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Spirituality

The Immortal Soul and the Afterlife

Ray Zimmerman | Apr 28, 2015

The views expressed in our content reflect individual perspectives and do not represent the official views of the Baha'i Faith.

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Ray Zimmerman | Apr 28, 2015

The views expressed in our content reflect individual perspectives and do not represent the official views of the Baha'i Faith.

Last week, someone close to me passed away. He was very elderly—suffering from congestive heart failure and dementia—and seemed spiritually ready to move on from this world. While I found it hard to say goodbye to someone I’ve known and loved for three decades, I am comforted by the idea that his soul lives on and will continue to progress and serve in the next world.

Elderly-manWhen our loved ones pass from this world to the next stage of existence, we mourn for our loss. We wish we could talk, laugh, and serve with them again. We miss them. Many major faith traditions, however, share a belief in an afterlife. In fact, these religions teach that the transition to the afterlife actually brings great joy.

Judaism, for example, teaches that the world to come is “not like this world.” According to the Talmud, in the world to come

…there is neither eating nor drinking, nor procreation of children or business transactions, no envy or hatred or rivalry; but the righteous sit enthroned, their crowns on their heads, and enjoy the luster of the Divine Splendor. – Berakot 17a.

To prepare for this spiritual world to come, we need to become detached from material things. In the Book of Matthew, Jesus says:

Do not lay up for yourselves treasures on earth, where moth and rust consume and where thieves break in and steal, but lay up for yourselves treasure in heaven, where neither moth nor rust consumes and where thieves do not break in and steal. For where your treasure is, there will your heart be also. – 6.19-21.

Baha’is believe that this material world to which we all cling resembles the world of the womb, a place to acquire the spiritual qualities needed in our life in the world to come. This idea was expressed long ago by the 13th century Persian Sufi poet Rumi, who said:

Death is in reality spiritual birth, the release of the spirit from the prison of the senses into the freedom of God, just as physical birth is the release of the baby from the prison of the womb into the freedom of the world. While childbirth causes pain and suffering to the mother, for the baby it brings liberation. The Mathnavi III. 3556-60.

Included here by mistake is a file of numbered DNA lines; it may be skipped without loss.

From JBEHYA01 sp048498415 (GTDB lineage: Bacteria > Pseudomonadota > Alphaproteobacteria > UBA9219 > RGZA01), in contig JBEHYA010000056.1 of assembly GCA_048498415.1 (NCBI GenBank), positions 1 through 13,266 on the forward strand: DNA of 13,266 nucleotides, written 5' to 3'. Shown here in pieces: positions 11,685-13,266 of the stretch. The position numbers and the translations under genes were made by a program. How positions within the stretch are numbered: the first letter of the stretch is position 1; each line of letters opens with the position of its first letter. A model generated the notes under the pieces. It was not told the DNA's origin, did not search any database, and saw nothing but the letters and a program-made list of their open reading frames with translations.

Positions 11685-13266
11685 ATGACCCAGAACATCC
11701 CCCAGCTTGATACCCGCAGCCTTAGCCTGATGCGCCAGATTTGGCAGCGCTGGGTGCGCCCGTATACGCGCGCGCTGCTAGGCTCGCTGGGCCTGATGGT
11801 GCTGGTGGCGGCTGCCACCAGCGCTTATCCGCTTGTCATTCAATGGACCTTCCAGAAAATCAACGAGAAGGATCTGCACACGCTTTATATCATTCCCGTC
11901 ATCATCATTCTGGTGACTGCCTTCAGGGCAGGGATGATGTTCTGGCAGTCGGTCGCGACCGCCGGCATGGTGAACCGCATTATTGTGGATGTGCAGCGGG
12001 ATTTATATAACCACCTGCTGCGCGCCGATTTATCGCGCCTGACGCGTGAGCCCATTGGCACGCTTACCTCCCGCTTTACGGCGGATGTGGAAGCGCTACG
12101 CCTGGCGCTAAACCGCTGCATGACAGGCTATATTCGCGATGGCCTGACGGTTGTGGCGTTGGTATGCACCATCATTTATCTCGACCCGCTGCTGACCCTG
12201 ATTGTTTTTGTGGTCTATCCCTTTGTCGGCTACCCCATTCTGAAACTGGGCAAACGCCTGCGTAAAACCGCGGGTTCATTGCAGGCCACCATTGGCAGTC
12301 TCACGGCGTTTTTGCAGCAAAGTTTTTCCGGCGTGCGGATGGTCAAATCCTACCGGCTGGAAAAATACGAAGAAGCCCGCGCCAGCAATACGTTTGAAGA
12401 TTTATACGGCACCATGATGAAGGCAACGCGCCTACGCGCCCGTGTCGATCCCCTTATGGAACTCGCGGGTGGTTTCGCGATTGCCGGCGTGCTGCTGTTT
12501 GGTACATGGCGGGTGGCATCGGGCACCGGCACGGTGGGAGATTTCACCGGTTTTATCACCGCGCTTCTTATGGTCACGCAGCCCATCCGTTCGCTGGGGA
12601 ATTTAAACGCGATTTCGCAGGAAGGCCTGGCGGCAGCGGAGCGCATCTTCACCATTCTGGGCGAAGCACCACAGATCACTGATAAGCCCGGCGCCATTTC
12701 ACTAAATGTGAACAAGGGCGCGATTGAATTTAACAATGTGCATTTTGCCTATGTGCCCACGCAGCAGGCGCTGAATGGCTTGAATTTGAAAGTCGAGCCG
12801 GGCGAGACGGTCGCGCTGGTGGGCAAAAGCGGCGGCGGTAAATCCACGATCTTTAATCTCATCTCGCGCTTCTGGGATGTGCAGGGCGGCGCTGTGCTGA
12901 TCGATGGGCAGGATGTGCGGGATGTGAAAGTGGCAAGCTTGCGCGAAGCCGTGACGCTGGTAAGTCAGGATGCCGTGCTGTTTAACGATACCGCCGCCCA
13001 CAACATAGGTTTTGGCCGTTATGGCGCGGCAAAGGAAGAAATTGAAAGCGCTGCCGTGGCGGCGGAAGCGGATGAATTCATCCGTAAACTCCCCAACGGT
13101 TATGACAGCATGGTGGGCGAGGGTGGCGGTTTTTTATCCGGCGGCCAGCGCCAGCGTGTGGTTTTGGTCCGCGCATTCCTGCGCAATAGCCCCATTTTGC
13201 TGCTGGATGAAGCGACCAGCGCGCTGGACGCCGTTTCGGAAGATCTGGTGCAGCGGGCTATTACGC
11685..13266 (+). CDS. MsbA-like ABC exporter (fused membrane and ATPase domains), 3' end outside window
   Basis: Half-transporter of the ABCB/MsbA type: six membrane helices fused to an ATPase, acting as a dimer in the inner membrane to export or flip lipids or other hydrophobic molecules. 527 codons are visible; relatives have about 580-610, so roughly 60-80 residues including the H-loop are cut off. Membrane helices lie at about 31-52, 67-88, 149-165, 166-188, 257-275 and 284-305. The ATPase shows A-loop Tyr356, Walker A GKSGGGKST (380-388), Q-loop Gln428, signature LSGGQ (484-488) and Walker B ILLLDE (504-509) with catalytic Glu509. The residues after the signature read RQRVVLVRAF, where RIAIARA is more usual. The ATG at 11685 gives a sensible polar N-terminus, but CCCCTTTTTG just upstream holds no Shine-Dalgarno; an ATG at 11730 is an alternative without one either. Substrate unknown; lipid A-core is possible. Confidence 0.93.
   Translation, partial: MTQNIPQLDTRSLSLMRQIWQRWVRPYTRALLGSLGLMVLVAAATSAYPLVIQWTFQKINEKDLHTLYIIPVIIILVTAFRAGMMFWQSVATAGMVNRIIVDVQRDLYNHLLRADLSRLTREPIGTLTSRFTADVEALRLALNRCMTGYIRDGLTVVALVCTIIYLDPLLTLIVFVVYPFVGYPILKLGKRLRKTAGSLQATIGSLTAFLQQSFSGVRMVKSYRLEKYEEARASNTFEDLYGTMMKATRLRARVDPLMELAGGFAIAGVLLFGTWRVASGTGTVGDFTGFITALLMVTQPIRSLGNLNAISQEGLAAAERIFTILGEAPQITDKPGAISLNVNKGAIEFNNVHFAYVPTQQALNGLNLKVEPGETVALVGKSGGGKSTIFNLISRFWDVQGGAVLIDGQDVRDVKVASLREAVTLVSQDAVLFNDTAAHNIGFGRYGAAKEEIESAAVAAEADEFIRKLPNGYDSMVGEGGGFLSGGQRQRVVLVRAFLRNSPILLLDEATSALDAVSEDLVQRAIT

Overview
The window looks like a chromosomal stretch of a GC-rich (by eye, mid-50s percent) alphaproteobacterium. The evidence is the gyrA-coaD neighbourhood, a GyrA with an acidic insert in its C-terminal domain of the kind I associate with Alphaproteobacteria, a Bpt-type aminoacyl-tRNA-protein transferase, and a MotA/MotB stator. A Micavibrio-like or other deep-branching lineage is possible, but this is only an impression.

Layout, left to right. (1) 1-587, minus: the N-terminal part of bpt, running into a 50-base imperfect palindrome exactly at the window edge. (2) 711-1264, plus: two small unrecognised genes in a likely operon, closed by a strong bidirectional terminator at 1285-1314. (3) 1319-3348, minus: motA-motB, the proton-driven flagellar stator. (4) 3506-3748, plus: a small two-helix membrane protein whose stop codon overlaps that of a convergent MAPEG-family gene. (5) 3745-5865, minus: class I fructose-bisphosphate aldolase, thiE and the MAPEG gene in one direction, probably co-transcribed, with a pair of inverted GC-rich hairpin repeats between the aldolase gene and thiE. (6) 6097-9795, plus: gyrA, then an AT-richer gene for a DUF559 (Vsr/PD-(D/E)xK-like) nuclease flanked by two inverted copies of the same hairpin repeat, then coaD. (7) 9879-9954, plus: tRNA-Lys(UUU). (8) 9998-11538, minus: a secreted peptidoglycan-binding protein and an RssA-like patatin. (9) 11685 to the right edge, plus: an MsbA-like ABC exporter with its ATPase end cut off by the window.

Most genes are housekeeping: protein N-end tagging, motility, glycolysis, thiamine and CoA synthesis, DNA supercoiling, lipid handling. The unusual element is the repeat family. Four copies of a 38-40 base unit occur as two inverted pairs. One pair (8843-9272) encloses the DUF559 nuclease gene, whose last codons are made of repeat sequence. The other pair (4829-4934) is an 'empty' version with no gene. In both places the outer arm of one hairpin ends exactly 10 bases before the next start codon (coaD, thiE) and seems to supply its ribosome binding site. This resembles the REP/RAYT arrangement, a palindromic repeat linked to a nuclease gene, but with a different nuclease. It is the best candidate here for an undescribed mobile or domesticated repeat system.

According to the Teachings of Baha’u’llah, the prophet and founder of the Baha’i Faith, we should think of death as a “messenger of joy” bringing us happiness and liberation. With “joyful tidings of light,” God hails us to the “court of holiness,” calling on us to “rejoice” and “abide in peace forevermore.” – The Hidden Words, p. 11.

For Baha’is, the afterlife is not a separate place from this world, but a spiritual realm superimposed upon it. Those souls who have passed over are not far away–they still have consciousness and life, remaining close to us, a loving presence in our lives. They rejoice with us in times of happiness and pray over us, offering spiritual comfort and strength, in difficult times. Sometimes we meet them in dreams where they tell us directly or symbolically of the peace and beauty they have found, now that they are free of their mortal difficulties and limitations. Sometimes we feel their nearness when we open ourselves in prayer and meditation. Baha’u’llah tells us “the light which these souls radiate is responsible for the progress of the world and the advancement of its peoples.”

The Baha’i teachings also affirm that the progress of the soul in the afterlife is infinite–it continues to evolve spiritually, acquiring greater strengths and faculties. While the condition of the soul in the next world remains a great mystery to us, we are assured that God immerses our loved ones in the sea of His mercy, experiencing greater and greater intimacy with and nearness to the Divine. Those of us still here in the material realm can pray for the progress of their souls–just as they pray for us–and good works done in their name can help them advance spiritually.

Those who have passed on to the next world will always be cherished by their families and friends. As a Baha’i, though, I also believe that their luminous souls, living on in the world to come, shower us with love, prayers, mercy, and assistance.

My favorite Baha’i prayer for the departed ends by saying:

O Lord, glorify his station, shelter him under the pavilion of Thy supreme mercy, cause him to enter Thy glorious paradise, and perpetuate his existence in Thine exalted rose garden, that he may plunge into the sea of light in the world of mysteries. – Abdu’l-Baha, Baha’i Prayers, p. 44.

I’m not worried about my loved one who recently passed away. I feel sure that—glorified and sheltered in a paradisal rose garden and bathed in a sea of light—he watches over his loved ones and still seeks to assist us from the world of mysteries.

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Comments

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  • May 1, 2015
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    It's difficult in a world full of tasks and jobs and duties and objectives and goals to think of "no end." Yes physical death brings an end to struggle and suffering, yet we must realize our journey is indeed "endless," as in ever perfecting ourselves. Too often the "end goal" is all we look for, missing the lesson learned along the way.
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